1 Motivation

There can be no doubt that C++ is an unusually expressive language. A significant part of that expressiveness comes from the ability to use emoticons, not just in comments and string literals, but in the code itself. For example the following (do-nothing) program compiles, links, and runs in all versions of C++:

int main(int argc, char* argv[])
    int D = 0, P = 0, O = 0, J = 0, I = 0, _8 = 0, heart = 0;
#   define C +D

// Name                 emoticon        suffix
// ----------------     --------        ------
  laughing              :-D             ;
  sad                   :-(             0);
  tongue                :-P             ;
  wink:                 ;-D             ;
  glasses:              8-D             ;
  surprise              :-O             ;
  kiss                  :-*             &D;
  tongue_in_cheek       :-J             ;
  heart                 <3              ;
  homer_simpson:        ~(_8^(I)        );

  I_love_cpp:           I <3 C++        ;

Notably absent from the emoticons available to the C++ programmer is the most common emoticon of all: “:-)”. There is simply no valid code where the three tokens can appear in sequence. This omission has been generating complaints for years, and is even more glaring as emotive programming becomes more established and takes its place alongside object-oriented programming, generic programming, and stream-of-consciousness programming, all of which are paradigms currently supported in C++. We (and by “we” I mean, “I”) believe it is time to correct this flaw and make the canonical emoticon a legal token sequence in the language.

2 Proposed solutions

We propose making :-) a single token in the language. Unfortunately, that means that :) would still not be accepted. We consider this to be an acceptable compromise because studies show that people who use :) are less intelligent than those who use :-), and we can assume that they are not programming in advanced C++.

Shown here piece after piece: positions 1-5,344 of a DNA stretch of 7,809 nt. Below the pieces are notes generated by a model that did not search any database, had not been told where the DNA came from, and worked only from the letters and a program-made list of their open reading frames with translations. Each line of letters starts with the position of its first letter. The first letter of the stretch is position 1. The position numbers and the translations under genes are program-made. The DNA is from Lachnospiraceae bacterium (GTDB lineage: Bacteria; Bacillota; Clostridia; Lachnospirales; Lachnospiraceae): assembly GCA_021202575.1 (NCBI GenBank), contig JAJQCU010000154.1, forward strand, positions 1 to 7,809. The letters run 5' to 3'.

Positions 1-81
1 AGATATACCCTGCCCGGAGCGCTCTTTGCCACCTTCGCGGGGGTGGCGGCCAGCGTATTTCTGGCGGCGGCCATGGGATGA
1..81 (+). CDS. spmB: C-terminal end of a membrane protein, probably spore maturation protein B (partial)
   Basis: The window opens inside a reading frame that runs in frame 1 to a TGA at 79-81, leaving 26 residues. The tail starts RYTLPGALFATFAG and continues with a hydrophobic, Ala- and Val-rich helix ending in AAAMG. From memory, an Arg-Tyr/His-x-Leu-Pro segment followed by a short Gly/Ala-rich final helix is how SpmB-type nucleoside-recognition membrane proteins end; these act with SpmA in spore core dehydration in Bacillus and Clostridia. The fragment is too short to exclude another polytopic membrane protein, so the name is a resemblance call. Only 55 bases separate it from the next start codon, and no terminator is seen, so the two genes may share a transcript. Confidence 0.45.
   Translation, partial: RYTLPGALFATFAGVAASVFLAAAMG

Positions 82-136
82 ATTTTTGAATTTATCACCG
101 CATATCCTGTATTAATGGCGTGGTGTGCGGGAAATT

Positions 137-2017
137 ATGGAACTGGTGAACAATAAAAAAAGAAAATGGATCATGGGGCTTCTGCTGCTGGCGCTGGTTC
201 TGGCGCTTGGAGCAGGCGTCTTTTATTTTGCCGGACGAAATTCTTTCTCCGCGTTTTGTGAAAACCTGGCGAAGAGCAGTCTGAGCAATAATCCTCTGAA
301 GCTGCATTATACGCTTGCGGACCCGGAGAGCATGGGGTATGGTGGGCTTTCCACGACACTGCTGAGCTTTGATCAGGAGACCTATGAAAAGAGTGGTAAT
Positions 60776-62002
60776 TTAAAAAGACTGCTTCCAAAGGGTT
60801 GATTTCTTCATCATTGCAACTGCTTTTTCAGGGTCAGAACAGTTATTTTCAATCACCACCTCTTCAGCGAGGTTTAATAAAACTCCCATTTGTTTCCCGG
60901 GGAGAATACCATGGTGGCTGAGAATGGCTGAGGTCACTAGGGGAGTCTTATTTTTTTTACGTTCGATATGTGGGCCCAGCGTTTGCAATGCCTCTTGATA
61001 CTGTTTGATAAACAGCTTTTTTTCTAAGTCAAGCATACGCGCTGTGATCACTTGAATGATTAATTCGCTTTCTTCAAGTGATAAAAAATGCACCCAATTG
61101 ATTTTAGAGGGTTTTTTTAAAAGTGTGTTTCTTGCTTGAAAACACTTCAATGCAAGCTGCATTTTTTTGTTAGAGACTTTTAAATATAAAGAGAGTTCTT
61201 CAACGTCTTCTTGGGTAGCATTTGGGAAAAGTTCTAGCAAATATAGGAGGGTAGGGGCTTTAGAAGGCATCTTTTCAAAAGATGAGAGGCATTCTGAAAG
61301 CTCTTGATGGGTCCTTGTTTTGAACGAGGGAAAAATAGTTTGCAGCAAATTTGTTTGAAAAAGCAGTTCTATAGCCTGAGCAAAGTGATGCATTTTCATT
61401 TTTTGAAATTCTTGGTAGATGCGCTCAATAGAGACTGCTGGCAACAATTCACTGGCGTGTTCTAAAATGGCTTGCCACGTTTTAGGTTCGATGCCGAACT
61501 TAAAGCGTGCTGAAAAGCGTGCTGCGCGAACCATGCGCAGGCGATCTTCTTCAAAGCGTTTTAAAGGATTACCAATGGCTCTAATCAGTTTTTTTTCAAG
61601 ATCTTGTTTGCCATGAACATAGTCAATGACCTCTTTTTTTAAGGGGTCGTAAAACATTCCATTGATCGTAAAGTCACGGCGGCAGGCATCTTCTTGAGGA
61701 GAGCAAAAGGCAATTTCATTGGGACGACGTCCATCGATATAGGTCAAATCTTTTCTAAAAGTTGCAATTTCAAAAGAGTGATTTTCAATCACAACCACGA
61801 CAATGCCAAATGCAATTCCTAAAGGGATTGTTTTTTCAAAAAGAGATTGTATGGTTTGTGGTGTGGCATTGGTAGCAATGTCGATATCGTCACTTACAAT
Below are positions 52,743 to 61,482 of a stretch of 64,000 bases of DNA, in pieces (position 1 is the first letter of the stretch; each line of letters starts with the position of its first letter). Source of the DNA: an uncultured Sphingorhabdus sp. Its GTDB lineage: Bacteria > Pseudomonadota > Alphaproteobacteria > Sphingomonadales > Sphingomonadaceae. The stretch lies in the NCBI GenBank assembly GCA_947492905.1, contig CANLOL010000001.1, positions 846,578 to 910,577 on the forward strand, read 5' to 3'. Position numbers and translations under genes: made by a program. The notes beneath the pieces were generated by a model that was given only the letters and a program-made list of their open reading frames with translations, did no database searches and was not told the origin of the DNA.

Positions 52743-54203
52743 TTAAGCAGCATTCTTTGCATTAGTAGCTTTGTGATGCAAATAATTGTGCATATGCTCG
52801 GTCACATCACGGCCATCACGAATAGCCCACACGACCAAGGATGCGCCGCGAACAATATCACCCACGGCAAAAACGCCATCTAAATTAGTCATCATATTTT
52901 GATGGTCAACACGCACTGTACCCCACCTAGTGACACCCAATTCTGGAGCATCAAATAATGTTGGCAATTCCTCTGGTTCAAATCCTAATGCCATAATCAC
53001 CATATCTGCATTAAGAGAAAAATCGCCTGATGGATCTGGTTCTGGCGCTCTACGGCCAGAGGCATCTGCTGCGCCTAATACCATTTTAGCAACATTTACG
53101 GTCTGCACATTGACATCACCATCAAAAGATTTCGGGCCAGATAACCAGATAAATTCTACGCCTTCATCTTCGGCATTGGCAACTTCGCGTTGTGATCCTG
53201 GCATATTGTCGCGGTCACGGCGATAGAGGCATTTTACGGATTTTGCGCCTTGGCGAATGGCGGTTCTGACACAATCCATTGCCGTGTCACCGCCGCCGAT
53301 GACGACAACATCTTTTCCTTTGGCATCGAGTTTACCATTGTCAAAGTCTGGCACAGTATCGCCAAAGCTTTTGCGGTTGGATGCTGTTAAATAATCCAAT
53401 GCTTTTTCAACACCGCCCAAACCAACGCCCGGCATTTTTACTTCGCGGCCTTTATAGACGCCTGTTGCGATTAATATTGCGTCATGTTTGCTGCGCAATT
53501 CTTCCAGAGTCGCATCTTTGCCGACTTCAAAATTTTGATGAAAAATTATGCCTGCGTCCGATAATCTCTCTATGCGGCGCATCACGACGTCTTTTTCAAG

The community is split on the best meaning for this new token. Two of the most popular (but by no means only) meanings are described in Option #1 and Option #2, below.

2.1 Option #1: Literal value of a unique type

Like nullptr, :-) could be a reserved word representing a literal value of unique type. Such a type could then be used for overloading, as follows:

namespace std {
    typedef decltype( :-) ) emoticon_t;

void foo(int);
void foo(std::emoticon_t);

foo( :-) ); // Call foo(std::emoticon_t)

The standard library would overload ostream::operator<<(emoticon_t) to print out the emoticon, itself, or an equivalent emoji, as determined by an obscure setting in locale.

2.2 Option #2: Overloadable operator

Our preferred option is to make :-) an overloadable operator with no default meaning, not even for built-in types. The precedence of the operator would logically be between the precedence of operator- and operator(). Both unary-postfix and binary overloads would be permitted. A common use would be as a “just kidding” operator to, for example, undo a previous operation that wasn’t really intended. The impact of its use would be to make code less offensive. Applying unary operator:-) to an chrono::type_point value would return the date, April 1, 2016. An example of its use would be:

void operator :-) (void (*)());  // Unary postfix operator

if (programming_experience == "Java")
    terminate :-) ;

3 Alternatives considered

3.1 Rejected alternative #1: Give a meaning to - followed by )

A minimal approach would be to allow an unbalanced closing parenthesis to have a meaning when preceded by a dash. While workable linguistically, it is far from clear what meaning can be ascribed to such a construct. Moreover, unbalanced parenthesis cause problems for text editors, which already have difficulties matching up angle brackets in templates. In contrast, a text editor can easily recognize :-) as a single token, and not try to match it to an open parenthesis. (We use the term, “easily” here to mean anything solvable in polynomial time or better.)

3.2 Rejected alternative #2: Use unicode emoji to show emotion in code

It was pointed out by our smart alec summer intern that Unicode has many emoji, useful for expressing almost every kind of emotion. If these emoji could be used as either identifiers or overloadable operators, there would be no need for a :-) emoticon. We find this to be an unacceptable solution for several reasons:

  1. The existing emoticons in common use by C++ programmers do not use characters outside the basic character set.
  2. Once Unicode is allowed, people will begin to question why @ and $ are not permitted – a question we do not want asked (because we don’t know the answer).
  3. The idea of Unicode in C++ is, frankly, preposterous.

4 Impact on the standard

We do not yet have formal wording, but the expected impact includes:

5 Implementation experience

Our experience is that implementing operator:-) is a lot of fun.

6 References

An Introduction to Emotive Programming, Jo King and Kih Ding Yu, OOPSLA, April 1, 2014

Emoticons in the Age of Aquarius, Justin Funn, Journal of Spiritual Computing, April 1, 1983